Strikes limited: The right to strike is recognised, and strikers are protected from retaliation.
There are some limitations on the right to strike. In the Federation, a strike must be notified to the employer in writing, no later than ten days before the beginning of the strike. The written notification must list the reasons for the strike, the locality, and the date and time at which the strike is to take place. The law requires that "production maintenance" be ensured during a strike. How this is to be done must be worked out in advance with the employer and announced no later than ten days before the strike is due to start. If no agreement is reached and the union still launches a strike, then a strike will be declared unlawful by the court, trade unions can be fined up to 2,500 KM (EUR 1250), and workers may be punished. As a result, quite a few strikes have been declared unlawful simply because the employer avoided reaching the "production maintenance" agreement. The Confederation of Independent Trade Unions of BiH is campaigning to change this law.
In the Republika Srpska, a minimum service must be provided by enterprises categorised as public services, the list of which is excessively long, for example, state radio and television and production of basic foodstuff. Workers in these enterprises must give at least eight days' notice before striking.
Collective bargaining: The right to collective bargaining is recognised in the Federation and the Republika. In 2006 the Labour Code of the Brcko District of BiH was amended, fully granting collective bargaining rights for the workers in the District.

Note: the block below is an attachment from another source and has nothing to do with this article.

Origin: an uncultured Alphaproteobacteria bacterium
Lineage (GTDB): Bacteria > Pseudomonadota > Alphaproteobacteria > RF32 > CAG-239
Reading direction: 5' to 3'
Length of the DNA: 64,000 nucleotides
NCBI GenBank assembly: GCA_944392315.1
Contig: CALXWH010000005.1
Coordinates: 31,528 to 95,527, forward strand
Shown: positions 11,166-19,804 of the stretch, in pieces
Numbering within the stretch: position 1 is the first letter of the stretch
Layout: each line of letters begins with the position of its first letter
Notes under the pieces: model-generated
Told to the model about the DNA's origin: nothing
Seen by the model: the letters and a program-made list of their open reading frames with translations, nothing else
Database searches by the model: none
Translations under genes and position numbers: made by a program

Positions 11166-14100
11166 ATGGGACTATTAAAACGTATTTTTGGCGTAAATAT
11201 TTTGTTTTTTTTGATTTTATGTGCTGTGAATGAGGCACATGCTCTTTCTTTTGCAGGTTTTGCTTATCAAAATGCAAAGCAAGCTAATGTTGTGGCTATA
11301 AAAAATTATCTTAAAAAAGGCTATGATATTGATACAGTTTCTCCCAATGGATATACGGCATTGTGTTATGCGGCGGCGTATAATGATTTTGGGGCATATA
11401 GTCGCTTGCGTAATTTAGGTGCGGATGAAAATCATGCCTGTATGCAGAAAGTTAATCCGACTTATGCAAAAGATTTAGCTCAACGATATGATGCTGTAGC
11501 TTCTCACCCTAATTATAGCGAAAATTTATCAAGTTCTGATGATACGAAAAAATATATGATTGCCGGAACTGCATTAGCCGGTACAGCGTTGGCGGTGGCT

Trade union rights in practice
Continued discrimination: Discrimination against union members and leaders still occurs and no sanctions against obstructing trade union activities have been imposed, despite the legal provisions. Under the current privatisation process, trade unionists throughout BiH have been just as vulnerable to dismissal as other workers. In some private companies, employees are warned they will be dismissed if they join a trade union.
Republika Srpska – situation gets worse: The Confederation of Independent Trade Unions of Republika Srpska reports that more and more violations of trade union rights take place, particularly in the private sector, and the employers would use any pretext to ban a trade union organisation. The Confederation decided to declare the year 2007 a year for trade union rights, aiming at better protection. There have been a few cases where trade unions managed to defend their activists against discrimination effectively using judicial and administrative remedies, but stronger protection is still needed.
Violations in 2006